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This Year, Be Thankful for ‘the Success Sequence’

Social scientists have discovered a powerful answer to poverty, crime, and brokenness. They call it “the success sequence,” and it is perhaps the single most important proposal for the future of America.

Thanksgiving is the year’s most important holiday in one respect. Easter is more fundamental to the faith, Christmas is better at winning souls to Christ, and July 4 is even more patriotic — but Thanksgiving is a unique celebration of the most important reality on earth: the family.

It would be hard to overestimate the importance of the family today.

To demonstrate its power, social scientists coined the term “the success sequence” to describe how some Americans practically guarantee a high degree of success to themesleves — while others don’t.

The sequence goes like this: First, stay in school and earn a high school diploma, second, get married, and then — and only then — have children. That’s it.

Dr. W. Bradford Wilcox, professor and director of the National Marriage Project at the University of Virginia, has been studying the sequence for years. He and researcher Wendy Wang recently tracked a group of young adults to see if “the sequence” worked with millennials.

Writing in the Wall Street Journal, Wang said that in their study, “at ages 28 to 34, 53% of millennials who had failed to complete all three steps were poor. The poverty rate dropped to 31% among millennials who completed high school, 16% among those who had a diploma and a full-time job, and 3% for millennials who also put marriage before the baby carriage. Among childless and unmarried millennials 28 to 34 who followed the education and work steps, the poverty rate was 8%.”

They found the sequence worked regardless of race and economic background — and it actually served to lift low-income earners out of poverty.

“Eighty percent of those with lower-income backgrounds made it into middle- or upper-income brackets when they followed all three steps, versus only 44% for those who missed one or more steps.”

As powerful as the sequence might be, it has its detractors. Two University of Pennsylvania law professors wrote an op-ed in support of the sequence last year — and were bitterly attacked. Critics said that the sequence is class-based and biased.

Wilcox acknowledges the income disparity in those who follow the sequence. In fact, that is part of his point.

Those in upper income are far more likely to follow the sequence than those in lower incomes. Nearly 70 percemt of millennials ages 28 to 34 from low-income families missed one or more steps in the sequence — only 35 percent of upper-income millennials missed one.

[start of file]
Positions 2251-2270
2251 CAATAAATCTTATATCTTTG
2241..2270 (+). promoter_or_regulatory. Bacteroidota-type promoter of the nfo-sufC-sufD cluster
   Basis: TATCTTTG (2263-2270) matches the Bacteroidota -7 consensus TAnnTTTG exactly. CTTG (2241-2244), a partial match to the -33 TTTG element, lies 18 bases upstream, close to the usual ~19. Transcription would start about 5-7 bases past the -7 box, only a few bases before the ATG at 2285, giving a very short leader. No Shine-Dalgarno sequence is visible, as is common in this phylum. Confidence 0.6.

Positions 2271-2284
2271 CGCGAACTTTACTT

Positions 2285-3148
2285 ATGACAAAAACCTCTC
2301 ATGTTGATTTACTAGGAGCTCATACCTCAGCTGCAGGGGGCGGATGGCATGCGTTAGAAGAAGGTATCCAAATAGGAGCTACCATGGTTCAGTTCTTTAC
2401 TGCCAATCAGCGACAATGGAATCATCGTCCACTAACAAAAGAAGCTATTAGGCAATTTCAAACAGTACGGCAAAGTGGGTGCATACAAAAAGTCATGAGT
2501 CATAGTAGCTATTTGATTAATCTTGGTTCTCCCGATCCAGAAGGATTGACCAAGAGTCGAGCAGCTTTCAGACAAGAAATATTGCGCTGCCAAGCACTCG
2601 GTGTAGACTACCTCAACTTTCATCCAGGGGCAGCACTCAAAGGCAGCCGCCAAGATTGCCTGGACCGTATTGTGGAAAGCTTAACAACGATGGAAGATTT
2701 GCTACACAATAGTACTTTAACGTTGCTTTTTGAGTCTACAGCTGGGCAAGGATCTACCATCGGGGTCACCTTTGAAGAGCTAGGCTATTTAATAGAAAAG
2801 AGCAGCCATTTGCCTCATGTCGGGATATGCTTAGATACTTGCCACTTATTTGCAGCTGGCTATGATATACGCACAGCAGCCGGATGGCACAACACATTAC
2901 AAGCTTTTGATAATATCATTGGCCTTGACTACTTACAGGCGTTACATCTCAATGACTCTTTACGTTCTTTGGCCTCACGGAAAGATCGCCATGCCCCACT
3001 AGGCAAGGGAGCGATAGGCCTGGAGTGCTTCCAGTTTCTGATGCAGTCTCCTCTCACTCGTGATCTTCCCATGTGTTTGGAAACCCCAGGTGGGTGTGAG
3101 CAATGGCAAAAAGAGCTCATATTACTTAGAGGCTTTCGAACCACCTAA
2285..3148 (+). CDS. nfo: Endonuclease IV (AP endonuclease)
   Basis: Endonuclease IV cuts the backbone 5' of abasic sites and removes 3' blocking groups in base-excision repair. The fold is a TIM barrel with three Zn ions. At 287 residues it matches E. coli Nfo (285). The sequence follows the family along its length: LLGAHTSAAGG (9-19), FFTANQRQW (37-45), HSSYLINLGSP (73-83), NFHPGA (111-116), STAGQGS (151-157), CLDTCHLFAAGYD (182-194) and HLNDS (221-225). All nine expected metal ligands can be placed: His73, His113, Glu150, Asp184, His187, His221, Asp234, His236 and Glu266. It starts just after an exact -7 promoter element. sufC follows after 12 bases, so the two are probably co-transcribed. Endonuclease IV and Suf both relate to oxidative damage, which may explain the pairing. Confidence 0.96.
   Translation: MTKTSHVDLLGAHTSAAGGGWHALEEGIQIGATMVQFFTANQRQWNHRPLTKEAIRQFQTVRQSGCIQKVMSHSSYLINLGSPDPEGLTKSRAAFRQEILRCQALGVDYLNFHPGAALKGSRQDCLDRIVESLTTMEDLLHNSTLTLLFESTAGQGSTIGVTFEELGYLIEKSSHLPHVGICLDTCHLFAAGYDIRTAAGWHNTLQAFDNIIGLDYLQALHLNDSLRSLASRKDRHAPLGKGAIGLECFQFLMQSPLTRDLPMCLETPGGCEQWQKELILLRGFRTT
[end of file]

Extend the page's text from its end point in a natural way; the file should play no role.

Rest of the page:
But the point of talking about the sequence at all, he said, is to improve those numbers for all — especially the poor.

He also praises Michelle Obama’s recent book for upholding an important corollary to the sequence: Stay together once you’re married, no matter what it takes.

Which brings us back to Thanksgiving — a perfect time to promote the sequence in your family.

The psychological benefits of Thanksgiving are enormous. In a world of superficial “virtual” connection, Thanksgiving puts us face to face with cousins, nephews, aunts, and grandparents — face to face. A ritual meal is a perfect way to root a family and its personal history into the history of the nation as a whole. They establish the family in our imaginations as a real thing that exists across time and space.

And the Thanksgiving table — it is a perfect place to share the giant benefits of marriage and family — benefits far beyond what we imagine.

This appeared at Aleteia.
Image: Flickr, MaddiesDaddy

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Tom Hoopes

Tom Hoopes, author of The Rosary of Saint John Paul II, The Fatima Family Handbook and What Pope Francis Really Said, is writer in residence at Benedictine College in Kansas. A former reporter in the Washington, D.C., area, he served as press secretary of the U.S. House Ways & Means Committee Chairman and spent 10 years as executive editor of the National Catholic Register newspaper and Faith & Family magazine. He writes weekly for the National Catholic Register and Aleteia. His work frequently appears in Catholic publications such as Catholic Digest. He lives in Atchison, Kansas, with his wife, April, and has nine children.